All the pictures and the Newsletter text has now been updated.
Your photos and the help from Ellen has made it all possible.
Will you forward my many thank's to Ellen.
Friendliest Thorleif

Having read the booklet, Bob Nungester (our specialist in SOMA mathematics) made a number of calculations,
relating to the task of building the SOMA cube from SOMA+ / Herzberger pieces. So, in Bob's words:

2021-01-10 BOB NUNGESTER
Yes, forming the 3x3x3 cube with SOMA+Plus is indeed interesting. Using the SOMA+Plus lettering

The manual notes that piece Q can't fit and piece D can't be used because that would leave 25 cubes to fill and that's
impossible with only two 3-cube pieces and the rest 4-cubes each.
It can only use one 3-cube piece and six 4-cube pieces.
With two 3-cube and seven 4-cube pieces remaining, that means one of each is eliminated.
That makes 2 x 7 = 14 different combinations of pieces to try.
They note that one of these combinations results in no solutions.
So I ran them all through the program [SOMA+Plus solver] and got these results:
```Pieces left out,   Number of solutions,

1, 2  | V, L        27
1, 3  | V, T         0
1, 4  | V, Z        99
1, 5  | V, A       245
1, 6  | V, B       245
1, 7  | V, P        32
1, \$  | V, S       138
8, 2  | I, L        39
8, 3  | I, T        47
8, 4  | I, Z       221
8, 5  | I, A       337
8, 6  | I, B       337
8, 7  | I, P       261
8, \$  | I, S       240

Total                2,268 solutions```
Running it with all pieces available gives 1,686 unique solutions. That's because the solutions above, with piece 5 or 6
removed are reflections of each other, so removing either piece creates the same number of unique solutions for that piece.
Subtracting these reflected solutions (245 + 337) gives 1,686.
That's another good test of the Solver and Find Unique programs. to have both methods agree.

I suspect the fact there's no solution with pieces 1 and 3 removed has to do with parity and other considerations since
Schulz was able to prove that one combination has no solutions. It's not just parity because pieces 1 and 8 can have the
same parity (and removing 3 and 8 works), so there is another reason.

It is interesting to see pieces in orientations that are not permitted with the normal SOMA set.
ie. I saw piece 1 with the middle cube in a corner, and piece 7 with its middle cube located on an edge.

2021-01-14 BOB NUNGESTER
I did analyze creating a 3x3x3 cube with pieces 1 and 3 left out.
There's a short proof it's impossible, using the same analysis techniques used in Winning Ways. Newsletter 99-02-01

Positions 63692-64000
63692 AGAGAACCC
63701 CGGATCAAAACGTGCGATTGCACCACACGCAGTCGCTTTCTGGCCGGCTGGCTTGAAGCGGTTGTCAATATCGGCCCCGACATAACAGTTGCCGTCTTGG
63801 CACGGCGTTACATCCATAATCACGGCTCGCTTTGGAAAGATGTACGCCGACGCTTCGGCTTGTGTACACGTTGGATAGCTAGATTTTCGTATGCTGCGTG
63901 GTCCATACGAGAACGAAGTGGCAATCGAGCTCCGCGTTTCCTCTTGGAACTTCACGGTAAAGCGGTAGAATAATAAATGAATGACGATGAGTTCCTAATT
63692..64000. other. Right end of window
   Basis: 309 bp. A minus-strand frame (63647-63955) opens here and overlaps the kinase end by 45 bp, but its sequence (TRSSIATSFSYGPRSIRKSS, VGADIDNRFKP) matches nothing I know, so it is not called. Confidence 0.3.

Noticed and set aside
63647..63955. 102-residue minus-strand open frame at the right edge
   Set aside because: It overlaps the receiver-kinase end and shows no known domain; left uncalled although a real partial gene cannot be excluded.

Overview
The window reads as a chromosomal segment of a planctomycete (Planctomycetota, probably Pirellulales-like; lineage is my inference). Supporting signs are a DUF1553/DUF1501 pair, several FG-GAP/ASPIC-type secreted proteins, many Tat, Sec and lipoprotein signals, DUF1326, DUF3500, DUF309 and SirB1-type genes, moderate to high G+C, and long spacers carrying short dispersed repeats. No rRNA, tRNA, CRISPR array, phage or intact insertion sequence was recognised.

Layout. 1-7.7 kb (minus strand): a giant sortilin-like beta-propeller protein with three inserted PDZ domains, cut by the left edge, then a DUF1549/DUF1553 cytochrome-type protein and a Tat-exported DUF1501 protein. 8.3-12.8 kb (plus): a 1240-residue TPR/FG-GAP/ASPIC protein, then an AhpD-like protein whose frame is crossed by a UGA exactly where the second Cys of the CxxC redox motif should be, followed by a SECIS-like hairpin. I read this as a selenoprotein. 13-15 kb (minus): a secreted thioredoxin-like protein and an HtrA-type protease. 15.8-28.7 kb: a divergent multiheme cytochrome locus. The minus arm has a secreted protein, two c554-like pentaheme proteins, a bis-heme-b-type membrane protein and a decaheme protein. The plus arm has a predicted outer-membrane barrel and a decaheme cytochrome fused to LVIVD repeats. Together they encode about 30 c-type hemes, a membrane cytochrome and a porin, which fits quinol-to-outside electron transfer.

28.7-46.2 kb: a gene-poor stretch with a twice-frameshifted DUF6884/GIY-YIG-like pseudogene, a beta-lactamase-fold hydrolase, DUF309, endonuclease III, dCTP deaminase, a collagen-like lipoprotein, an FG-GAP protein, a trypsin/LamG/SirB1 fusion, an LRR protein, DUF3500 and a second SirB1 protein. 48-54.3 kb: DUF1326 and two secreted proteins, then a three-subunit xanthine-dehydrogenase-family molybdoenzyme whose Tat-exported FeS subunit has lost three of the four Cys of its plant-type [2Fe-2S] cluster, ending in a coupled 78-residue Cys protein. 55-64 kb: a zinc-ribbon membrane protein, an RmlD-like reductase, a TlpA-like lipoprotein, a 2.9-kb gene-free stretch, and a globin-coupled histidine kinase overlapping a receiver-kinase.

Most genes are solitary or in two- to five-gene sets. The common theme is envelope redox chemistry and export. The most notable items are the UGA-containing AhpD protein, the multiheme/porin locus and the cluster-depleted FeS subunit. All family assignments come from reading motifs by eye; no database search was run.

They analyzed the number of vertices that can be filled by the pieces and then the results of coloring the individual cubes
with two alternating colors (which we call parity).

The vertex analysis shows only one piece can be deficient by only one vertex, similar to the SOMA pieces.
Piece 8 can only have a deficiency of 0 or 2, so it can't be deficient. It must occupy two vertices and an edge cell.
Looking at colors, all pieces have two FV cells and two EC cells except pieces 7 and 8. We know piece 8 has to have two FV
and one EC cell, so piece 7 must have two FV and two EC cells to total 14 FV and 13 EC cells.
Piece 7 can only be placed to have three of one color and one of the other, so this is impossible.

I am sure that with more analysis on the other configurations, especially the ones with a small number of solutions.
We will find that they'll have very restrictive rules limiting possible positions for various pieces, but they all have solutions.

2023-01-25 BOB NUNGESTER "Cuboids with SOMA and SOMA+Plus"
I found some interesting information regarding the Herzberger Quader (SOMA+Plus) and how many Quaders (Cuboids in English)
can be made with the pieces.
It turns out that Soma+ pieces can make 47 different cuboids ranging from 1x1x2 up to 3x3x4 sizes but the standard Soma pieces can
only make 6 different size cuboids.
I worked out the number of unique solutions to each cuboid and the results are even more surprising.
Soma+ can make a total of 10,166,227unique cuboid solutions whereas Soma can only make 315.
It's no wonder they named the puzzle the Herzberger Quader. Soma and Soma+Plus possible box sizes

```    Box      Soma+Plus          Soma
Size     Unique Solutions   Unique Solutions
------------------------------------------------
1x1x2            1
1x1x3            1
1x1x4            1
1x1x5            1
1x1x6            1
1x1x7            1
1x1x9            3
1x2x2            1
1x2x3            2
1x2x4            1
1x2x5            5
1x2x6           11
1x2x7           11
1x2x8           54
1x2x9           16
1x2x10         132
1x2x11          14
1x2x12         160
1x2x13           4
1x2x14          84
1x3x3            6
1x3x4           24
1x3x5           17            4
1x3x6           60
1x3x7          243
1x3x8        1.046
1x4x4           99
1x4x5          754
1x4x6        1.688
1x4x7        1.522
1x5x5          163
2x2x3           12            2
2x2x4          151            5
2x2x5        1.267            3
2x2x6        7.775
2x2x7       35.685
2x2x8      117.150
2x2x9      244.434
2x2x10     243.564
2x3x3          356
2x3x4       40.017           61
2x3x5       54.793
2x3x6    2.008.419
2x4x4      597.066
2x4x5    4.441.090
3x3x3        1.686          240
3x3x4    2.366.636

Count               47            6
Total       10.166.227          315
```

Historic research by Bob Nungester.